My husband and I recently returned from a fascinating trip to Peru, where we floated down the Amazon (the headwaters are in the Peruvian Andes) and hiked Machu Picchu. It’s always instructive to learn that people in other countries have a different perspective on some topics than we do in the United States.
For example, we learned that all Peruvians 18 years and older are required to vote in elections and are fined if they fail to vote without adequate excuse. Absentee ballots are not permitted. A similar approach to voting is followed in Australia and in many other countries around the world. Under these systems, voting is not only a right but an obligation.
As we sailed the Amazon, we noticed flags flying in small villages along the way. Most did not have any writing on them, but were of a variety of colors and had a variety of symbols. In fact, what we saw were “highway” campaign posters, the Amazon being the only means of transportation for the people who live in that region. The proliferation of posters indicated impending elections.
The compulsory approach to voting is intriguing. Voting turnout in Peru as a percentage of the voting age population is much higher than in the United States - in 2012 parliamentary contests, the turnout in Peru was 87.41% of the voting age population compared to 54.62% for Congressional elections in the United States in the same year. The disparity at the Presidential level was also substantial - in the 2011 Presidential election in Peru 86.18% of the voting age population participated, while the 2012 Presidential election in the United States attracted only 53.57% of the voting age population. (This data is taken from a report of the Institute for Democracy and Electoral Assistance (IDEA).)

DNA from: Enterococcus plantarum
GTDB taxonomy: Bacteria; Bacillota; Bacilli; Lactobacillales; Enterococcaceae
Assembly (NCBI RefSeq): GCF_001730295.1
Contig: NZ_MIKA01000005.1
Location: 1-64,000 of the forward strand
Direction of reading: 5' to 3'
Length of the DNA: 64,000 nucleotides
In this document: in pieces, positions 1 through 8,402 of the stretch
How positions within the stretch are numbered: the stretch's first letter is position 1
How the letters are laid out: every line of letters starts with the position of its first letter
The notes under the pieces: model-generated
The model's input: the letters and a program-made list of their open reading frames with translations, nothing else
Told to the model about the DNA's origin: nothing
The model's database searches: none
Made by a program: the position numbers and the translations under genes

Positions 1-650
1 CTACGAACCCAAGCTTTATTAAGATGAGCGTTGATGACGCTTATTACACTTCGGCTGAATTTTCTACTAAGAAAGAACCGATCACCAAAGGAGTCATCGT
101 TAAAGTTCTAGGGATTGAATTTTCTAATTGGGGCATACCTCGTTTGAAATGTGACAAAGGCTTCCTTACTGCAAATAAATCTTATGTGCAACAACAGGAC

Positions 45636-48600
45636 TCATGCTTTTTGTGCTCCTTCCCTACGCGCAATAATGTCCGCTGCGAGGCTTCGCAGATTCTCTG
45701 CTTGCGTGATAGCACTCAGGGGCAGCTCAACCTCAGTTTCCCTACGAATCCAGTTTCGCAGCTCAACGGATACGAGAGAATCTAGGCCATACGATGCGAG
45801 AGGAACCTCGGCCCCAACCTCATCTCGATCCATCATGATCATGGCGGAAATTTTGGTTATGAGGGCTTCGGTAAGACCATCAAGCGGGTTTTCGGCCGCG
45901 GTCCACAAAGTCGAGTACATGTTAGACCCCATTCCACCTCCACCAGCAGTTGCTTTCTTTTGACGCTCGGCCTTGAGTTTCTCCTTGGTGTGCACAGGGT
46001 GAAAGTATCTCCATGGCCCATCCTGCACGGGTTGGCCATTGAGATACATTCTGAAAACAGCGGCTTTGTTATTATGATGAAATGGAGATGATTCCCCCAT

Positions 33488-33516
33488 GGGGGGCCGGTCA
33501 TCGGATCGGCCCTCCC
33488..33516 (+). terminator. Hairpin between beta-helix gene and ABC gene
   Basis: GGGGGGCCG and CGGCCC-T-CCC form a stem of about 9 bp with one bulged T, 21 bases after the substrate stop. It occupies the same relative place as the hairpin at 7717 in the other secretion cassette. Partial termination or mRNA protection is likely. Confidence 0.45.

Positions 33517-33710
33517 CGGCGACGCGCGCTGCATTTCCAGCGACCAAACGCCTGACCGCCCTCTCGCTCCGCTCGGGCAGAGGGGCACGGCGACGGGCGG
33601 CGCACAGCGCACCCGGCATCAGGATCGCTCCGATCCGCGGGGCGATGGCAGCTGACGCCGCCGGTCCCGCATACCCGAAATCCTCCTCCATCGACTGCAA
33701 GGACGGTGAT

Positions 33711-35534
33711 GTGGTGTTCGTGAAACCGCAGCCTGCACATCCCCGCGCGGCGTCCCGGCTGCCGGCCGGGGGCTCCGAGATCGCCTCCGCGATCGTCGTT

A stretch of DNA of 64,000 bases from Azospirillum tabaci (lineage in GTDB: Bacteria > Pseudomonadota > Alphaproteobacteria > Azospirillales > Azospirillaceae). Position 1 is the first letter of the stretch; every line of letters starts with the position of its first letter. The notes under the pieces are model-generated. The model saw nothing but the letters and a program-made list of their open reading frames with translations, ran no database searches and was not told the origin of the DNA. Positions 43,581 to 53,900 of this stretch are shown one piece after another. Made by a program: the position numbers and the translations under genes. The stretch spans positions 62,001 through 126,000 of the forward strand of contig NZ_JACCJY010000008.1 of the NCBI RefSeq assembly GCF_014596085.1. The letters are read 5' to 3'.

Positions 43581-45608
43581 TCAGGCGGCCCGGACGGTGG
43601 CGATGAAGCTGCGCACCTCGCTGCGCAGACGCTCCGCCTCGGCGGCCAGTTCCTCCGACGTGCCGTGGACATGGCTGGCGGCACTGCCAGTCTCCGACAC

Would attitudes in the United States about voting change if voting were compulsory? If they have to vote, would Americans who do not now vote be impelled to learn something about the political process and the candidates. Would they have more of a sense of involvement in their communities and their country and feel that they have a stake in the elections? Or would voters feel that they had been coerced into doing something they really did not want to do? Would the attitude of cynicism about politics be exacerbated or reduced?
In Peru, voting participation is tracked through a system of national identification cards. You show up at the polls with your ID and the record reflects that you voted. This seems to work whether you’re an urbanite in Lima or a campesino on the Amazon. In the United States, those who push for ID requirements at the polls are accused of racism. It’s definitely a very different way of looking at things than the Peruvian way.
Frieda Wallison is Chair of the Pitkin County Republicans.
A graduate of Smith College and Harvard Law School, she practiced law for more than 30 years in New York City and Washington, D.C. as a partner in major law firms, before retiring for the good life in the Roaring Fork Valley. Beyond serving as Chair of the Pitkin County Republicans, Wallison is Republican Chair of the Third Congressional District in Colorado and a member of the Colorado Republican Party Executive Committee. She is also the President of the Snowmass/Capitol Creek Caucus and a member of Aspen Rotary. In her spare time, Wallison is a real estate developer in the mid-valley. She is married to Peter Wallison, the Arthur F. Burns Fellow in Financial Policy Studies at the American Enterprise Institute, and they are parents of three and grandparents of five.
You can contact her at firstname.lastname@example.org
Her personal Facebook page address is facebook.com/frieda.wallison
You can find out more about the Pitkin County Republicans: http://pitkinpolitics.org/